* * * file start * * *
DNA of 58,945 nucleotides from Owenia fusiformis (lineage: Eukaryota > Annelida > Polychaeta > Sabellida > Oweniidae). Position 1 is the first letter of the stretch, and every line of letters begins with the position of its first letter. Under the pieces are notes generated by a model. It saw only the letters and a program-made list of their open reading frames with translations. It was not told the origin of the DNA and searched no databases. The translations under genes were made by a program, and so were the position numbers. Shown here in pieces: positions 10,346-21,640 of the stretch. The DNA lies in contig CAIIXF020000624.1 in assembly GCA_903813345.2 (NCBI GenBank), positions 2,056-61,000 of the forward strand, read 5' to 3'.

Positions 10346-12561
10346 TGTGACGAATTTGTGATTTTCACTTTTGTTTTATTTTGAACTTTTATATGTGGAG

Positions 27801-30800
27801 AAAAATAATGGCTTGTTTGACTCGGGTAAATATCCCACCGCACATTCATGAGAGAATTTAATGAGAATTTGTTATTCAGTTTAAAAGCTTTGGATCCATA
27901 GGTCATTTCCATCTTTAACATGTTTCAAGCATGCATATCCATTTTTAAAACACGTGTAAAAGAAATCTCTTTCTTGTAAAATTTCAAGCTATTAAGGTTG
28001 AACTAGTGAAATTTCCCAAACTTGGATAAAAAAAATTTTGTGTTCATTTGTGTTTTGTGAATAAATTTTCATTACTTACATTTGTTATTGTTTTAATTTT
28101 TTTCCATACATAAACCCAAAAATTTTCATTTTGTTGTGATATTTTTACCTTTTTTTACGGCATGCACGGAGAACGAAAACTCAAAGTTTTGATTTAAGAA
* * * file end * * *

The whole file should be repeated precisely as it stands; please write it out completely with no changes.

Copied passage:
DNA of 58,945 nucleotides from Owenia fusiformis (lineage: Eukaryota > Annelida > Polychaeta > Sabellida > Oweniidae). Position 1 is the first letter of the stretch, and every line of letters begins with the position of its first letter. Under the pieces are notes generated by a model. It saw only the letters and a program-made list of their open reading frames with translations. It was not told the origin of the DNA and searched no databases. The translations under genes were made by a program, and so were the position numbers. Shown here in pieces: positions 10,346-21,640 of the stretch. The DNA lies in contig CAIIXF020000624.1 in assembly GCA_903813345.2 (NCBI GenBank), positions 2,056-61,000 of the forward strand, read 5' to 3'.

Positions 10346-12561
10346 TGTGACGAATTTGTGATTTTCACTTTTGTTTTATTTTGAACTTTTATATGTGGAG

Positions 27801-30800
27801 AAAAATAATGGCTTGTTTGACTCGGGTAAATATCCCACCGCACATTCATGAGAGAATTTAATGAGAATTTGTTATTCAGTTTAAAAGCTTTGGATCCATA
27901 GGTCATTTCCATCTTTAACATGTTTCAAGCATGCATATCCATTTTTAAAACACGTGTAAAAGAAATCTCTTTCTTGTAAAATTTCAAGCTATTAAGGTTG
28001 AACTAGTGAAATTTCCCAAACTTGGATAAAAAAAATTTTGTGTTCATTTGTGTTTTGTGAATAAATTTTCATTACTTACATTTGTTATTGTTTTAATTTT
28101 TTTCCATACATAAACCCAAAAATTTTCATTTTGTTGTGATATTTTTACCTTTTTTTACGGCATGCACGGAGAACGAAAACTCAAAGTTTTGATTTAAGAA